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British Court rebukes Home Office over abuse of immigration law

  • Written by Wiredja Source: The Guardian
  • Published in Diaspora
Featured British Home Secretary Sajid Javid was criticised in the judgment delivered on Tuesday. British Home Secretary Sajid Javid was criticised in the judgment delivered on Tuesday.
LONDON, April 18, 2019 - Britain’s Appeal Court has told the government that the Home Office’s process in its use of a terrorism-related paragraph of its immigration law is “legally flawed” and has ruled that it must be changed.

According to the Guardian the Home Office has used the “rule – designed in part to tackle terrorism – to refuse applications from hundreds of people for making legal amendments to their tax records.”

The Guardian report says “the department has tried to force at least 300 highly skilled migrants to leave the UK under paragraph 322(5), with a further 87 having left and another 400 potentially affected, between January 2015 and May 2018.”

In a 60m page judgement, the Appeal Court, having examined four of these cases, said there was “at least arguably, a distinct unlawfulness, in that the secretary of state failed to make an explicit finding of dishonesty.”

“But the wider impact of the judgment is the court’s finding that the “general approach [by the home secretary, Sajid Javid] in all earnings discrepancy cases [has been] legally flawed” and must change. Criticism of the Home Office’s use of the clause has become part of the wider debate over the “hostile environment” and a target-based culture that also gave rise to the Windrush scandal,” the Guardian report said.

The three member appeal court including Lord Justice Underhill, Lord Justice Hickinbottom and Lord Justice Singh, criticised Javid for assuming the applicants’ amendments to their tax records were “the result of dishonesty, without giving applicants an opportunity to proffer an innocent explanation.”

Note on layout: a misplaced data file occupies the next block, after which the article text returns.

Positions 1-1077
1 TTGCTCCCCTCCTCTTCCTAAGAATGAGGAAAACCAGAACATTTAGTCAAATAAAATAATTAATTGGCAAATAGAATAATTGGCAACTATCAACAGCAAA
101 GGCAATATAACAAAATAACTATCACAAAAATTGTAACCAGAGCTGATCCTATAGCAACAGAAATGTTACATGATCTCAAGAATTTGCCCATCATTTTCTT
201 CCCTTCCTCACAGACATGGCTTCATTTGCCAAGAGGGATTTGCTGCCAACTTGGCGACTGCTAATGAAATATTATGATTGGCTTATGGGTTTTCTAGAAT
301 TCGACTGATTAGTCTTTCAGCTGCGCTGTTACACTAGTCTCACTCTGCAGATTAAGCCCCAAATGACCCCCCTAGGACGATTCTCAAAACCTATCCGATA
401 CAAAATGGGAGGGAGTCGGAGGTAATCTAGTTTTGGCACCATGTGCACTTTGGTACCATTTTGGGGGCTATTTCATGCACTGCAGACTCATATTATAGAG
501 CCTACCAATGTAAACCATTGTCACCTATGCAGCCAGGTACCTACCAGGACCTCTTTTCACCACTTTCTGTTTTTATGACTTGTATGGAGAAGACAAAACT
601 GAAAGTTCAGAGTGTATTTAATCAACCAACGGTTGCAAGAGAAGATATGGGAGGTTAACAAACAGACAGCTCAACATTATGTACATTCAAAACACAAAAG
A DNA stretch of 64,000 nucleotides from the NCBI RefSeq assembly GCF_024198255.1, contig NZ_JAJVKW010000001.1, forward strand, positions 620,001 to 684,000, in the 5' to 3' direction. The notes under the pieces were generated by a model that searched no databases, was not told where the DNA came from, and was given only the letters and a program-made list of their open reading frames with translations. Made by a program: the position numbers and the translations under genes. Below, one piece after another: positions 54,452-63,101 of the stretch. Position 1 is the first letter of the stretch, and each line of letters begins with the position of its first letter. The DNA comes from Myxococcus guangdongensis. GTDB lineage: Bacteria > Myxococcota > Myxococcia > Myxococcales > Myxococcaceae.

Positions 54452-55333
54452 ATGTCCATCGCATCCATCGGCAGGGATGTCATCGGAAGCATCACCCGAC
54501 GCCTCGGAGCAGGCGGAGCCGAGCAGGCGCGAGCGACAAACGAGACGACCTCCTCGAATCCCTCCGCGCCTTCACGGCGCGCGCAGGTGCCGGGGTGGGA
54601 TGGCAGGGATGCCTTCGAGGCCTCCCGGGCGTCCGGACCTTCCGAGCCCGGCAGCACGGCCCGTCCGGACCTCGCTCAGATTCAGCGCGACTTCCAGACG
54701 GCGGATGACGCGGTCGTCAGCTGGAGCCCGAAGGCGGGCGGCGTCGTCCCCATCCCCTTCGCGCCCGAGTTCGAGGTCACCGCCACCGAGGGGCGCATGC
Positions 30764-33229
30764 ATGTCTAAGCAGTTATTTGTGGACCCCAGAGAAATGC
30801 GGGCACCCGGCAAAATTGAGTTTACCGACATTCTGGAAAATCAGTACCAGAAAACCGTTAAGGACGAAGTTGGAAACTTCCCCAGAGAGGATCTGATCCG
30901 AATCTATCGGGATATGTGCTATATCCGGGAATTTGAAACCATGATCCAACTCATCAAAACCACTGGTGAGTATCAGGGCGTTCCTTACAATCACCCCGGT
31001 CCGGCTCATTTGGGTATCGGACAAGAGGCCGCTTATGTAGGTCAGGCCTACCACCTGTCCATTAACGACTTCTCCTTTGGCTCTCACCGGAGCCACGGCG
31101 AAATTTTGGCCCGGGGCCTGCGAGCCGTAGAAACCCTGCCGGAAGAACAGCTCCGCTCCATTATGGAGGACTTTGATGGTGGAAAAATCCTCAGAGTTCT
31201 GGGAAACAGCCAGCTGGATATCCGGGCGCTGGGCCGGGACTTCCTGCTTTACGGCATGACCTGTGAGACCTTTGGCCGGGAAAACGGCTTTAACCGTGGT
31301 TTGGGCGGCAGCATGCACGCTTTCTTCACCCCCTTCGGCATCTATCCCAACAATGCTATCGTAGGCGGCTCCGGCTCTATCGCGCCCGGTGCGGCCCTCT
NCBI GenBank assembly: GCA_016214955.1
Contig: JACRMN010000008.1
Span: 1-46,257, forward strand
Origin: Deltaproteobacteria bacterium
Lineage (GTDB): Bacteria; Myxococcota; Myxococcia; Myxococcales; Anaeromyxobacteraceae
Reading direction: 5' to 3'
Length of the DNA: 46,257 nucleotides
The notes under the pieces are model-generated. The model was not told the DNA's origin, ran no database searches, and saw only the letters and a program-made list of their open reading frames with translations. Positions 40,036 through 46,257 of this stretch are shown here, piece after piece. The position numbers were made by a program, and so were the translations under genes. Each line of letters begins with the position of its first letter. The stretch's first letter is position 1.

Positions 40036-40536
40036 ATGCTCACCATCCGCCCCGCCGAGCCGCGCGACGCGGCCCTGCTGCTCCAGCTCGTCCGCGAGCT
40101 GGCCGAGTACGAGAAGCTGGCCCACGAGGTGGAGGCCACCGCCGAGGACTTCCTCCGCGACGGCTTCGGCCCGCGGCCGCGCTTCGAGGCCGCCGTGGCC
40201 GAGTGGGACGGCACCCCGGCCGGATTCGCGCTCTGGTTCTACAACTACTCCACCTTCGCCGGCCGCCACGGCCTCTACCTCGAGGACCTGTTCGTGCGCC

The judgement went further to say that Javid failed to “address the further questions of whether the dishonesty in question render[ed] the presence of the applicant in the UK undesirable or whether there are other factors which outweigh the presumption in favour of removal, or give applicants the opportunity to raise any matters relevant to those questions”. This question, the judges said, “cannot simply be ignored”.

The court also gave applicants threatened under 322(5) a new and extra layer of protection by finding that all further use of the clause must be subject to article 8 of the European convention on human rights, meaning the notice of liability to removal – which is the consequence of refusal of indefinite leave to remain – will “constitute an interference with those rights which the secretary of state will have to justify”.

The judgment added: “His decision on that question will be reviewable as a matter of fact, whether in the context of a ‘human rights appeal’ or, where no such appeal is available, in judicial review proceedings.”

The Guardian pointed out that “there are more than 70 other 322(5) appeals or applications for permission to appeal pending before the court and an unknown number of challenges pending in the first-tier tribunal or upper tribunal. “The intention is that our decision in these appeals will determine the various issues of principle raised in at least most of the pending legal challenges in all of these cases,” the court said.

The lack of opportunity for applicants to appeal a finding of guilt under 322(5) was also criticised as unlawful by the court: in administrative review, the applicant is not normally allowed to produce new evidence to counter accusations of dishonesty.

Many of those affected had lived in the UK for a decade or more and have British-born children. Some were given 14 days to lodge an appeal and were no longer eligible for a visa to visit the UK or any other country. Those who appeal face severe restrictions on their right to work, have a bank account, hold a driving licence or access free NHS treatment while they do so.

“The judgment in short confirms that the government’s allegations against migrants in relation to their tax returns amounts to an allegation of deliberate misrepresentation to either the Home Office or HMRC,” the Guardian said.

In addition, “the court states that a large number of migrants have claimed that in their cases, errors which were the result only of carelessness or ignorance have wrongly been treated as dishonest, and that the Home Office has been too ready to find dishonesty without an adequate evidential basis or a fair procedure.”


Last modified onFriday, 19 April 2019 14:27
  • Countries: United_Kingdom

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